Thoughts on Comics, Disability and Idiosyncratic Numbering Systems
Ruby Nation: The Webcomic
Sunday, May 6, 2012
Avengers Movie Review: A Thoughtful Fangasm (SPOILERS)
When I saw the Avengers movie yesterday, I thought there were two film's competing for the (hypothetical) audience's attention, and while I enjoyed one, I could've done without the other.
The first film is a thoughtful character piece which takes a look at the costs of military expansion and the theory of deterrence's validity. It's immediately established that Fury would never have unleashed Loki and his Chitau'ri allies on Earth were he not fiddling with the Tesseract as a means to make weapons. He claims that he was looking at a source of clean energy, but as is so often the case with the military industrial complex, the beneficial uses of the new technology just end up as the agreeable wrapping paper trying to hide the jingoistic core. He assembles the Avengers to clean up the mess he effectively caused, and when they find out what he's really been up to, he justifies it by blaming them for bringing superhuman menaces to Earth and claiming a need for self-defense.
Self-defense is perfectly valid, but it's hard to believe that Fury and SHIELD would just stop at deterrence. This is an organization wire-tapping every electronic device around the globe, confiscating/stockpiling the weapons of the worst criminals in history, and sending their highly skilled agents to capture or kill people at will. If anything, it confirms Loki's idea that people want to be ruled-- that they would rather feel safe with Big Brother watching over them, than know any true freedom. Which works up to the point when it doesn't, when you end up with neither due to an invasion.
The best review I've found of the Avengers is Something Awful's, which eloquently (if critically) expresses this problem. However, I disagree with the author's belief that the Avengers is a justification of the US brand of imperialism. If anything, it's advocating the ability of individuals over byzantine political systems. The Avengers are all unique, skilled, yet damaged individuals. They may have been collected by Fury, but when they form a team, they do so on their own terms. And after they defeat the enemies, they go their separate ways, but will still come together if needed for another crisis. The Avengers don't represent America or any other nation; they represent people who can and will save lives. The only will they follow is the will of Coulson, after he proved too good for our sinful planet.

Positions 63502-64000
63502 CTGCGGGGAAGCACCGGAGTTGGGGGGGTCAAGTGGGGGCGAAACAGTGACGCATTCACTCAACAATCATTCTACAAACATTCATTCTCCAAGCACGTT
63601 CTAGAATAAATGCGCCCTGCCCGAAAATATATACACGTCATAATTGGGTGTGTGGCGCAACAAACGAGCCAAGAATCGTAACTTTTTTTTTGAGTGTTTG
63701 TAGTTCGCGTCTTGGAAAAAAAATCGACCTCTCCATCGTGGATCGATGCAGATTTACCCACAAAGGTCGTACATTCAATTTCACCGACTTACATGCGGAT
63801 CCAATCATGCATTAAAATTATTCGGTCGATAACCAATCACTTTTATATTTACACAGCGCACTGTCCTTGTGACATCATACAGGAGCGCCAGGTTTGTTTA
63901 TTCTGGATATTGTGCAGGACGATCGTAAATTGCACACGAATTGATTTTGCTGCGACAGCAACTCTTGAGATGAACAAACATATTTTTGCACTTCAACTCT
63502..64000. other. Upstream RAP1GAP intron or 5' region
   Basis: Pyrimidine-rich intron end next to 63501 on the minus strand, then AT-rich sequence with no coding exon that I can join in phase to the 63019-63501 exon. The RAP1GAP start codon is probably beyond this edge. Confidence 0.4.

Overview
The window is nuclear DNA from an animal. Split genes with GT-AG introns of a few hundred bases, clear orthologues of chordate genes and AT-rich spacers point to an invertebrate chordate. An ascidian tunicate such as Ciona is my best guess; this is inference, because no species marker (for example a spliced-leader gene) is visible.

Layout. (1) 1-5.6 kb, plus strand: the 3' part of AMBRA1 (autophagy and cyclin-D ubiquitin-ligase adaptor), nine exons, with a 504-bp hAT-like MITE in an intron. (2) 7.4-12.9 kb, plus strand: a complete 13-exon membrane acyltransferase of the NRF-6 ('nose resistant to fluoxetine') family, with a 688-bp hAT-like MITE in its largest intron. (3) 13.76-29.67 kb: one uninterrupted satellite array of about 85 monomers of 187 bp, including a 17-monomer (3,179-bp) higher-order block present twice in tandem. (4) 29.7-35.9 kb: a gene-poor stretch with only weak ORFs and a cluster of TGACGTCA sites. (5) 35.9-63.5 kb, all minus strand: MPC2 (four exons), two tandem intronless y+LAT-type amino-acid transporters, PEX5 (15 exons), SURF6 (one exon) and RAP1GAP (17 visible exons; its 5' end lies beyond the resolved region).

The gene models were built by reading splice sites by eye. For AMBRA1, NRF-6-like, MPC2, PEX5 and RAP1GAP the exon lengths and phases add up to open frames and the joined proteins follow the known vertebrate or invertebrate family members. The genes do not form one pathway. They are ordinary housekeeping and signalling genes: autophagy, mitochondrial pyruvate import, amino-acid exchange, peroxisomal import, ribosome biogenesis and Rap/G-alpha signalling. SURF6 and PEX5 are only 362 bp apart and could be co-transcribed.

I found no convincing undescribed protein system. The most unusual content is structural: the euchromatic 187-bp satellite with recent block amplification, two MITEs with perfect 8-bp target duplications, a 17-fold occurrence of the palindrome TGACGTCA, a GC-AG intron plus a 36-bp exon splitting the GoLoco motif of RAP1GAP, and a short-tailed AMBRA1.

The other film, on the other hand, is exactly what I feared the Avengers would be; a sensationalistic fangasm, a film that exists with no purpose beyond putting a bunch of big stars in the same room. For the most part, the Avengers avoids this due to mixing thoughtful and sympathetic character scenes with the big set pieces. However, we all know which one gets asses in seats. So unfortunately, the latter half of the movie is one long, repetitive fight. Which would be fine if it were shorter, but when you keep the action at that high level for so long, it stops being so intense. The Chitau'ri have no personality beyond being Mooks for the Avengers to slaughter (I assume they don't have families, right?), and their design doesn't even go beyond most CG aliens. When the Chitau'ri ship appeared, the big metal snake reminded me of Shockwave's craft in Transformers 3. Any time I'm comparing something to a Michael Bay movie, that's not a good sign, though at least this movie has substance beyond the prolonged final battle and at least keeps its goddamned camera steady.
My fear was that this would be the end of the super hero movie's unique qualities; once they get to the crossovers, they become the same recycled garbage that so often characterizes the comics. The superhero is no longer special, but a face in a crowd of hundreds of others, with the act of putting on a costume being just another profession in that universe (albeit one that looks ridiculous to most in our universe). The Avengers doesn't go that far, as it thankfully keeps to a smaller cast and features a well-written story on top of all the requisite explosions. Still, can the next Avengers movies keep that self-contained? Or will we inevitably see "Avengers V: Secret Infinity Siege " and " Avengers VI: Coulson Reborn"?
My general perspective with Marvel media (or any big franchise divorced from its original creators, for that matter) is to assume it's going to be bad and be surprised when it isn't. But with the Avengers, at least, I was surprised. Highly Recommended.